June 19th, 2016 will be a day that will forever go down in Cleveland Sports history. On that faithful day, the Cleveland Cavaliers came back from a 3-1 deficit in the NBA finals to defeat the Golden State Warriors in game 7 of the NBA Finals to end Cleveland’s 52-year sporting championship drought. If the Indians keep playing the way that they are playing, June 19th might go down in Cleveland sports lore for a different reason. Just a few hours before Lebron James had the block of his life, Jose Ramirez was looking for the hit of his life.
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The Cleveland Indians played a day game against the Chicago White Sox on the 19th, and it was a tightly contested game the whole way through, eventually leading to the Indians came up to bat in the bottom of the ninth with the game tied at two. Rajai Davis led the inning off with a double, Jason Kipnis moved him to third with a sacrifice bunt, and then two walks and a pop out later the bases were loaded with two outs for Jose Ramirez. Ramirez then proceeded to smash a 0-2 pitch past White Sox first baseman Jose Abreu to give the Indians a 3-2 walk-off win.
The Indians are 13-3 in the 16 games since Ramirez’s hit, and at one point won 14 games in a row, which has lead to the Indians to currently have a record 51-33. That walk-off win has jumpstarted the Indians season, and it also serves as tangible proof that the Indians patience regarding their homegrown players is starting to pay off.
Obviously, the biggest homegrown names right now on the Indians roster are all-stars Danny Salazar (drafted in 2006) and Fransisco Lindor (drafted in 2011), but it does not stop there, as the Indians roster is filled with homegrown players or players brought on excellent trades. Josh Tomlin is the gold standard for Indians homegrown players. He was drafted by the tribe in 2006 and made his debut with the Indians in 2010. He has pitched in bigs in every year since and is enjoying a career year this year. Infield staple Jason Kipnis was drafted by the Tribe in 2009, and quickly ascended through the minor league ranks to find success in the majors. Tomlin is not the only pitcher who the Indians brought up through their minor league ranks. Closer Cody Allen was drafted by the Indians in 2011 and is now a top tier closer in the MLB.
But not all of the Indians players have success in the majors as soon as they get there, which is where the patience part of this comes in. It wasn’t always daisies for the aforementioned Ramirez. His tenure with the Indians started in 2013 and 2014, as he played in 85 games combined in the two years, batting .273 with 2 home runs and 17 RBI. Ramirez then broke camp in 2015 as the starting shortstop, which caused controversy as he was picked over Francisco Lindor, delaying Lindor’s MLB debut by two months. Ramirez never found his footing and was eventually demoted after hitting .176 in 44 games. He was then called up for 52 games after the all-star break, and he bumped his average up above the Mendoza line, as he batted .228.
Now the Indians could have easily just cut their losses and given up on Ramirez this offseason, but instead, they decided to let Mike Aviles go and turn Ramirez into their super-utility player, converting him into an outfielder while still sprinkling him into the infield when needed. This has worked out amazingly for the Indians so far, as Ramirez is currently batting .299 with four home runs and 34 RBI, and has been excellent in the field, no matter what position he’s playing.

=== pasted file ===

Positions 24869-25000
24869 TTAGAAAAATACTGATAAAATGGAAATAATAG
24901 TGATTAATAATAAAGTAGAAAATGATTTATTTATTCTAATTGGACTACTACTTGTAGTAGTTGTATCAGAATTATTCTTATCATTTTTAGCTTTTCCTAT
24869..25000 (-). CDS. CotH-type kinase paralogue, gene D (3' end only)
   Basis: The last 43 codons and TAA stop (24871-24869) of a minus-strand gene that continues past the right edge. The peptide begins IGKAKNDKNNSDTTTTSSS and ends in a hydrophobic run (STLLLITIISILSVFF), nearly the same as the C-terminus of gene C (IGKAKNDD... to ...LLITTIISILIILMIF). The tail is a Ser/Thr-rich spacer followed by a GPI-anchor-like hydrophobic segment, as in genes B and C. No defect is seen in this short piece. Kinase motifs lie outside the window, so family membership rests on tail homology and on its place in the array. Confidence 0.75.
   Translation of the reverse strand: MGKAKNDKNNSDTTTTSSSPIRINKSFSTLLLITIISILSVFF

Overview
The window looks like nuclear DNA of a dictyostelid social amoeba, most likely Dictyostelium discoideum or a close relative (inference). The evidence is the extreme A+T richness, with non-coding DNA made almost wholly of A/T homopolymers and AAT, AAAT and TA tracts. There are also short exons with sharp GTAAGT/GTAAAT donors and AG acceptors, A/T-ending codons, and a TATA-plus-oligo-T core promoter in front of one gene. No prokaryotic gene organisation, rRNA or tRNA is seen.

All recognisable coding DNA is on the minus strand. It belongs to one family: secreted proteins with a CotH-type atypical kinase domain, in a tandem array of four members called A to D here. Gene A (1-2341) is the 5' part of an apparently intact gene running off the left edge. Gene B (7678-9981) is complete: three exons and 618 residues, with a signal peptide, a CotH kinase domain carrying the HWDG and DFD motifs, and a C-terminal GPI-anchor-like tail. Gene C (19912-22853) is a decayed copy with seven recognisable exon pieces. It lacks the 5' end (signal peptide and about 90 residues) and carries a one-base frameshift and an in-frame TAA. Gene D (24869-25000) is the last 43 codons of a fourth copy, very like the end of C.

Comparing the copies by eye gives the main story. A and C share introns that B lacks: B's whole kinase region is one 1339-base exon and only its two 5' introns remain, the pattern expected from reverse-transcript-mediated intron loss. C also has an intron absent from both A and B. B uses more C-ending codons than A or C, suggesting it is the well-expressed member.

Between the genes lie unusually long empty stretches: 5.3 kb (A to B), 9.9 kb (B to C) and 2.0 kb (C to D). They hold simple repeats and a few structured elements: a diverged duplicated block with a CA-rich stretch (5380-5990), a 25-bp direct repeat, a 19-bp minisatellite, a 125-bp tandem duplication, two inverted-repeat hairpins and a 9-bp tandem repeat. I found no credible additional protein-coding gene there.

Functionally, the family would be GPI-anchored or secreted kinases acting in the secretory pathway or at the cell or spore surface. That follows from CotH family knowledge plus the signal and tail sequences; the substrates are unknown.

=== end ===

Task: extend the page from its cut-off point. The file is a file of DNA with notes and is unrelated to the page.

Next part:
Ramirez is not the only young reclamation project that the Indians have on this roster this year; Lonnie Chisenhall was drafted by the Indians in the first round of the 2008 draft, and many viewed him to be the Indians third baseman of the future. Chisenhall made his debut in 2011, and hit .255 in 212 at-bats, and showed some pop, as he hit seven home runs with 22 RBI. He then played sparingly in the 2012, 2013, and 2014 seasons, which lead to him being the starting third baseman for the Indians to start the 2015 season. Chisenhall then proceeded to hit .209 in 52 games, leading to him being demoted and Giovanny Urshela being called up to play third base. Chisenhall then (like Ramirez) learned how to play the outfield. He was then called up at the end of the year, and played well, as he hit .288 in 54 games and made some amazing plays in the outfield. Chisenhall is starting to put it together this year as well, as so far he is hitting .311 with five home runs and 25 RBI.
But not all Indians rookies struggle as soon as they get to the majors. Francisco Lindor batted .313 in 99 games, also adding 12 home runs and 51 RBI in his rookie year, leading to him finishing second in rookie of the year voting, behind Houston Astro’s shortstop Carlos Correa. Lindor is going above and beyond that success in his sophomore campaign, as he’s batting .299 with 10 home runs and 41 RBI, and continues to make insane plays in the field. Tyler Naquin has also been a rookie success story for the Indians this season, as he is batting .313 with seven home runs and 19 RBI in 54 games, and was even named the American League rookie of the month for June.
Now all of this could blow up in the Indians face, as they are relying on players who have struggled in the past, and have never been in this spot before. But the Indians also have key veteran players who can help build chemistry in their clubhouse, and keep everything from imploding. The Indians have the perfect mix of young and old talent, and you can thank the front office for that.